“It’s Like Being in Greece”
Kouzina is in the industrial area in Byron Bay and is our weekly favourite. It’s run by Phoebe Tunis and her mum Themis and they serve a really authentic Greek, three-course family style-meal. It’s like being in Greece. You sit down and have a cold antipasti course and then its whatever they’re cooking. All the meat is charcoal-grilled. And because they’re in Byron, they cater to all dietaries. It’s a real non pretentious place. They did everything themselves, including the interior. The lace curtains make you feel like you’re really in Greece. At the end of service, Themis will get everyone to do Greek dancing. That sounds a bit naff but it’s not. They’re just really lovely people. The vibe is really great and really fun. It’s really classic. She’s really into organic produce, and sources her meat really well. They get local farmed chickens and lamb and beef from the area. We take it for granted around here how good the produce is. Everything’s farmed around here. You can’t eat like this in Sydney.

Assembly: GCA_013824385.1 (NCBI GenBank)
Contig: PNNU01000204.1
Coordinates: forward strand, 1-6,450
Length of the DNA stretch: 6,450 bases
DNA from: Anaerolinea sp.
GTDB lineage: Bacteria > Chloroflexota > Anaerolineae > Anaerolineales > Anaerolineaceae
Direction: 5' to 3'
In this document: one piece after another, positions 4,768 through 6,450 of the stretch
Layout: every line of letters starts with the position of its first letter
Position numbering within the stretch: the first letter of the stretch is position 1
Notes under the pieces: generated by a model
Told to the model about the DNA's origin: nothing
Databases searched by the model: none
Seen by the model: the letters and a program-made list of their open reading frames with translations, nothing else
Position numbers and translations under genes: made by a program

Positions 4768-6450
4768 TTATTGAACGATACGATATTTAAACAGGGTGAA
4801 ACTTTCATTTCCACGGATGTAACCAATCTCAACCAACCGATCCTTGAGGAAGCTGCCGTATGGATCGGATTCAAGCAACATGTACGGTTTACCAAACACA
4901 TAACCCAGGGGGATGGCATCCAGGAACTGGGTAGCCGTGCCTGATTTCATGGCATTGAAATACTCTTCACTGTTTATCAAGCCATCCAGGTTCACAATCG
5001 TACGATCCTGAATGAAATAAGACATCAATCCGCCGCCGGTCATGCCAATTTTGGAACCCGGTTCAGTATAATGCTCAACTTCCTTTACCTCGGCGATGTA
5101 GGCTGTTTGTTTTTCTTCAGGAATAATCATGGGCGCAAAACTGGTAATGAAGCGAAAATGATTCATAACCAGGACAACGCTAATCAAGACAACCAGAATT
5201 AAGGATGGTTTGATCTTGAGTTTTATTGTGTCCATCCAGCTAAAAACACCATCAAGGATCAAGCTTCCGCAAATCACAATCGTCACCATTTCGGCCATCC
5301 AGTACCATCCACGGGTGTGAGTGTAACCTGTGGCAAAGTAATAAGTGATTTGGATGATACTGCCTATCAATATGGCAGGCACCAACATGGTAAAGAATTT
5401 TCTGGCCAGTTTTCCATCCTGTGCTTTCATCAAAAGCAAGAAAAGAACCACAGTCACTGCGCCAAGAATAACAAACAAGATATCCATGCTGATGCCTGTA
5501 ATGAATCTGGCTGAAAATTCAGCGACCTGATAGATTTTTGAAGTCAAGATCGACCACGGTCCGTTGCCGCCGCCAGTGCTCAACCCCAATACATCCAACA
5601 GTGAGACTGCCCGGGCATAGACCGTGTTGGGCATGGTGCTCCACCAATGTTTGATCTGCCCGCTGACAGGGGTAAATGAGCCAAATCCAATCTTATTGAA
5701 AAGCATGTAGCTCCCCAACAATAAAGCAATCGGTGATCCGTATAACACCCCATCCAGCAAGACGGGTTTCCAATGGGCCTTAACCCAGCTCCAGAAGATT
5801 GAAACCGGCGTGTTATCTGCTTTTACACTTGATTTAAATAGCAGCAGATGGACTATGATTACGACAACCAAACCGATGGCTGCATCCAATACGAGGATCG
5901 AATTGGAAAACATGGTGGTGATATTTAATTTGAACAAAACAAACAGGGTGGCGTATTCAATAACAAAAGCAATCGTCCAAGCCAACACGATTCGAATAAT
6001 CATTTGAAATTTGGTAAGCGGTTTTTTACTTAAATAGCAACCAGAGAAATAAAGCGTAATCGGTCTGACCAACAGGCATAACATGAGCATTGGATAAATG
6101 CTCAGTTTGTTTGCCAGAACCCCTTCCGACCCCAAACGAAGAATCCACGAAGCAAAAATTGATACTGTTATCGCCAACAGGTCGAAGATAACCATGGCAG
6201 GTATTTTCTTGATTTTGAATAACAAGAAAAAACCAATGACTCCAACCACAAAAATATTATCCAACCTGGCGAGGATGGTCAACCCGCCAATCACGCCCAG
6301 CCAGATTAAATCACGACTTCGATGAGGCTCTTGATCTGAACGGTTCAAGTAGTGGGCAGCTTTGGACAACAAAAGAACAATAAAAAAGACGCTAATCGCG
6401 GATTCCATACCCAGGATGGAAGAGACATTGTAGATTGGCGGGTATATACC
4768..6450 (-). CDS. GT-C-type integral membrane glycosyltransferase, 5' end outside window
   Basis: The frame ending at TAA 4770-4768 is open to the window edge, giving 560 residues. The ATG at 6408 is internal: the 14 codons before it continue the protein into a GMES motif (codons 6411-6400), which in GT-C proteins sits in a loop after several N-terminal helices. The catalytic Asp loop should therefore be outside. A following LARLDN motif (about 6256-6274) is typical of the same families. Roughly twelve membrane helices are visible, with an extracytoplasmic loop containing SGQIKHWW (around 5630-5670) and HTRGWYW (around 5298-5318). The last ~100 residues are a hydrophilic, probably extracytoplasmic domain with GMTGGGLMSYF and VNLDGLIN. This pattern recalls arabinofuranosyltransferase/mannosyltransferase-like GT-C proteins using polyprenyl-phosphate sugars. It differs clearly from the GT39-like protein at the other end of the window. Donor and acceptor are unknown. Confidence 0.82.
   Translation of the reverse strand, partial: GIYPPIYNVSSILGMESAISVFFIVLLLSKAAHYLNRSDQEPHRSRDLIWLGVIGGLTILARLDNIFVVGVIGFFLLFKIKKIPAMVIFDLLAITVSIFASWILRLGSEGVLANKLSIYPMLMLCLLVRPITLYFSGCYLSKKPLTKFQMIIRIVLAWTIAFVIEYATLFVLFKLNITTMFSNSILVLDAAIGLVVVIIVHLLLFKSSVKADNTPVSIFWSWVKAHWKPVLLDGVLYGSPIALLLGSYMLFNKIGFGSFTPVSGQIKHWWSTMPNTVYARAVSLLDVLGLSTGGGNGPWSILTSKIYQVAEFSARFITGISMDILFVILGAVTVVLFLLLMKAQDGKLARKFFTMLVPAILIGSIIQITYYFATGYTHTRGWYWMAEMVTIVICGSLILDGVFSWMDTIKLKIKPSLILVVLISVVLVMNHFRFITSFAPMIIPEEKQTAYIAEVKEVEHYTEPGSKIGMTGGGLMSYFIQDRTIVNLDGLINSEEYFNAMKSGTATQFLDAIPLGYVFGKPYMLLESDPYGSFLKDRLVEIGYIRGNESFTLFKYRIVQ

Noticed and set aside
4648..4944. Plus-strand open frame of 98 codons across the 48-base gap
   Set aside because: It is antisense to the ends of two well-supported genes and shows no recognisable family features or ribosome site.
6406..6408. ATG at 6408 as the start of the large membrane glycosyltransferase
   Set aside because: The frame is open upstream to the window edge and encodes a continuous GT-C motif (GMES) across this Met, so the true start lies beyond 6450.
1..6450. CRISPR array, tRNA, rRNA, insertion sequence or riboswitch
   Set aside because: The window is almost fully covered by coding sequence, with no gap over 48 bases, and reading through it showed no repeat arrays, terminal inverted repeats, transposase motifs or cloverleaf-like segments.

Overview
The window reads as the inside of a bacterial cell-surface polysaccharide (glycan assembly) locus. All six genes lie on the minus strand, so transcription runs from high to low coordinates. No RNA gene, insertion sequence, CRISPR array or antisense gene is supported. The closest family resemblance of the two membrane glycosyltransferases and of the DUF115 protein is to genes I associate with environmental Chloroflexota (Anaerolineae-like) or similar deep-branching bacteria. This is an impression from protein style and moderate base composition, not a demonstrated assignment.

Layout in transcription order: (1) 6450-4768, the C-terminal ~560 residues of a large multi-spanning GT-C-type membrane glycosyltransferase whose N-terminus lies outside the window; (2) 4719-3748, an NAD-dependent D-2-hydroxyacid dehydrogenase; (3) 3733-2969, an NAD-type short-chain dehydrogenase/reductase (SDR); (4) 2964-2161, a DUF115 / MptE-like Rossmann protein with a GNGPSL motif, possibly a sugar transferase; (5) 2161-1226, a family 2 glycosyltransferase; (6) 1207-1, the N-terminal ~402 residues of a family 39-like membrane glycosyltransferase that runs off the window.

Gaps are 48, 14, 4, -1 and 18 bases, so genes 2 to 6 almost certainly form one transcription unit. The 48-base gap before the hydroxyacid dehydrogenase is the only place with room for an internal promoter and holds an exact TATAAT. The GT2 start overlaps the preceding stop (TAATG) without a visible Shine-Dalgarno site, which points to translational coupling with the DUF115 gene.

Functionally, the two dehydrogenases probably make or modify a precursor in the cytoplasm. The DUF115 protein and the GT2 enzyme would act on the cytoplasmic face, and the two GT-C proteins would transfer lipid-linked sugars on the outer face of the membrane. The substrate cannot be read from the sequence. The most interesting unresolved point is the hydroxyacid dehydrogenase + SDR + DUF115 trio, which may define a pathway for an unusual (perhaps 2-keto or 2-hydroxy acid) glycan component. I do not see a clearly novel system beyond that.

Another Reason To Dine in the Industrial Area
Barrio is a really lovely spot that’s inside a little compound called Habitat in the Byron industrial area and was the first place to open there. Chef David Moyle has always been about local producers. Here he’s doing a lot more Middle Eastern cooking, but Middle Eastern meets Byron, you know? He’s cooking a lot of flat breads including one with roast chicken, freekeh, tahini and yoghurt. The food is really tasty and delicious. You can just go there and pick up some stuff from the deli counter as well. Before the Australian bush fires, there was an electrical fault in the kitchen that caused a fire and the whole kitchen burnt down. The restaurant had to close for a really long time. But now they’re super busy again. Barrio was predominantly a breakfast and lunch place: now it’s open a few days a week for night time trade too.